It's the end of one era, but, for President Biden, it's perhaps the beginning of another.
On Wednesday, it was all-but-officially confirmed that Justice Stephen Breyer would be retiring from the U.S. Supreme Court after 27 years. But for Biden, despite the prickly confirmation path that lies ahead, the news may be good as gold.
It's no secret the president's poll numbers are floundering, what with historic levels of inflation, the current crisis in Ukaine, and an ongoing pandemic exacerbated by the highly-infectious Omicron variant. Fortunately for Biden, however, a SCOTUS nomination is a big deal — big enough to drive "the rest of the news ... off the front pages and leads of cable news," writes Chris Cillizza for CNN. With Breyer's replacement dominating coverage, Biden perhaps now "gets to change the subject from places where the public has very much soured on his approach."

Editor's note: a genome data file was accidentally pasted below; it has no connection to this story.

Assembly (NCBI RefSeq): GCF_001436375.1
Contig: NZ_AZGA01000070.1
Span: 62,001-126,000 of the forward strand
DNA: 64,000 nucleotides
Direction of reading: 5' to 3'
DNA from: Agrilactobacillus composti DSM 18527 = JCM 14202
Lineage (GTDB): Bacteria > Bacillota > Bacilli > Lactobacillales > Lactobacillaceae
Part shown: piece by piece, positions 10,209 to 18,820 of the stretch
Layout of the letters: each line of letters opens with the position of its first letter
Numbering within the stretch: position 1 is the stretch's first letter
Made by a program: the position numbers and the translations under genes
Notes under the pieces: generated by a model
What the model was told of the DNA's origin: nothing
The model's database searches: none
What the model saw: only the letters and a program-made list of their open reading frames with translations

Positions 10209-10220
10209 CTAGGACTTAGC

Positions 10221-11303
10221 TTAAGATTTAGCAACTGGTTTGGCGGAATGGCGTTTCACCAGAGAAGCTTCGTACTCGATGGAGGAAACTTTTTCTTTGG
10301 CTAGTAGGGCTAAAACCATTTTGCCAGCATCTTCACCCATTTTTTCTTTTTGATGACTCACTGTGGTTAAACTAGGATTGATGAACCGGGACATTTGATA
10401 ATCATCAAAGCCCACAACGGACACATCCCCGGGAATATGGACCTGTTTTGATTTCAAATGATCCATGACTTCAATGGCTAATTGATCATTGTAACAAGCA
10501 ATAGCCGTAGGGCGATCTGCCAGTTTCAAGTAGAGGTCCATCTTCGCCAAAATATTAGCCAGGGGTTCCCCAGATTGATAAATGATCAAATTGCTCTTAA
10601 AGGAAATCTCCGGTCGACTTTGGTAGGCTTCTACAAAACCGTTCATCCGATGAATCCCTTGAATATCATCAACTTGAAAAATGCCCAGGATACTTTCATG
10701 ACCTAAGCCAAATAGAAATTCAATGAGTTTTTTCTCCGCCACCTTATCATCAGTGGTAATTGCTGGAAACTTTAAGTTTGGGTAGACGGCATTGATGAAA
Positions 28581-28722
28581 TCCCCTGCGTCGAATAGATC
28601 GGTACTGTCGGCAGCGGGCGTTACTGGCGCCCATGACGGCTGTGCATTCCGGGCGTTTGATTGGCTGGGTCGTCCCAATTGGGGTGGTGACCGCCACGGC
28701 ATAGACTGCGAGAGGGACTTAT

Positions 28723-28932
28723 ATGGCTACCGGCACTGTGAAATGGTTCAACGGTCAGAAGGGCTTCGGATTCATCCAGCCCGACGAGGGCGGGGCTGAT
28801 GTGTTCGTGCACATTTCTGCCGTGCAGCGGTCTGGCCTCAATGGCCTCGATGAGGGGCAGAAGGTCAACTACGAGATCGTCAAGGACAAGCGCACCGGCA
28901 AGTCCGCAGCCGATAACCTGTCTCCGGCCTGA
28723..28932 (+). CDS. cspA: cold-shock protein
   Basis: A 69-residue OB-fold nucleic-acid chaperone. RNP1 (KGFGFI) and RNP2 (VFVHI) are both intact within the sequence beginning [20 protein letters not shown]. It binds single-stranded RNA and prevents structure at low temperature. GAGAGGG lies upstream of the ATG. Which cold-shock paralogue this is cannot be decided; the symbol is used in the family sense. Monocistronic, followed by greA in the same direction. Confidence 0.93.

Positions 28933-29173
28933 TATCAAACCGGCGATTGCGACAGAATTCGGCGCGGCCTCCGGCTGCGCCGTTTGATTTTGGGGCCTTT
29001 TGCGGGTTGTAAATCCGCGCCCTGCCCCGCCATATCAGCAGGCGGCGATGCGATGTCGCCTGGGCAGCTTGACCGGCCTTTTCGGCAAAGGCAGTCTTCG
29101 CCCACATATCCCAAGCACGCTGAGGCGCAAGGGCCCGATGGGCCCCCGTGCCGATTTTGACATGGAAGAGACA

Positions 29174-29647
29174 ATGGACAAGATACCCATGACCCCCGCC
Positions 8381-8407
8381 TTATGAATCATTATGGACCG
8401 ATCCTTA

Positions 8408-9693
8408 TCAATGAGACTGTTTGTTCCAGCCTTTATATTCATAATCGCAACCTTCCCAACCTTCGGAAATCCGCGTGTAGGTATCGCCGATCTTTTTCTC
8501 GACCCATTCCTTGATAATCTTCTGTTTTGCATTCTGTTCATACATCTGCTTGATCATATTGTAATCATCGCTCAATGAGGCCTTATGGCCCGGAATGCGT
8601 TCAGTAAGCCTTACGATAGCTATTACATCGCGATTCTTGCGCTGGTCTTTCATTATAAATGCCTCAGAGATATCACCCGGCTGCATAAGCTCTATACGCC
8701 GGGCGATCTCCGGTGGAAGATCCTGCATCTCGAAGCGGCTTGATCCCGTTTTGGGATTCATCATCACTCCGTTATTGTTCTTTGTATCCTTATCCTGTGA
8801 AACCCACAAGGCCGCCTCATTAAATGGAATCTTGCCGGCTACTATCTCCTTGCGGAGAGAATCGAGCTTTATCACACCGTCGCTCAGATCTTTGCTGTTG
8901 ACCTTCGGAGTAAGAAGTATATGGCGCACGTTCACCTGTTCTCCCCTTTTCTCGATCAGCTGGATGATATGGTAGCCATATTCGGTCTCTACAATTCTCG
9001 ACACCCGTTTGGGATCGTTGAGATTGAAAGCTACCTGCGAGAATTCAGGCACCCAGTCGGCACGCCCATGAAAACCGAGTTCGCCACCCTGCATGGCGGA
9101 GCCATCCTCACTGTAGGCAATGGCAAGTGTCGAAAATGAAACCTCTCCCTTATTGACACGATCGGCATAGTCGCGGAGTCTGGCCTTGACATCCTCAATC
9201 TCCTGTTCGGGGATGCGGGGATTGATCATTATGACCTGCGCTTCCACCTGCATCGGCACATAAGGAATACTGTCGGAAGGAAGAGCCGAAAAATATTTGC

Furthermore, a court opening awards the president "a golden opportunity" to energize his base, Cillizza continues. Politico agrees: "After months of legislative stumbles ... the White House has the chance for a major, legacy-shaping win that the entire Democratic Party can rally around."
And just as importantly, Biden can now make good on his history-making promise to Black voters — who were a crucial part of his win in 2020 — to nominate a Black woman to the court, both Cillizza and Politico note.
Not that he couldn't bungle the process — that's still always an option — but with just a simple majority required to push through his eventual nominee, filling the opening Breyer leaves behind could serve as precisely the "life raft" (as Cillizza calls it) the president needs.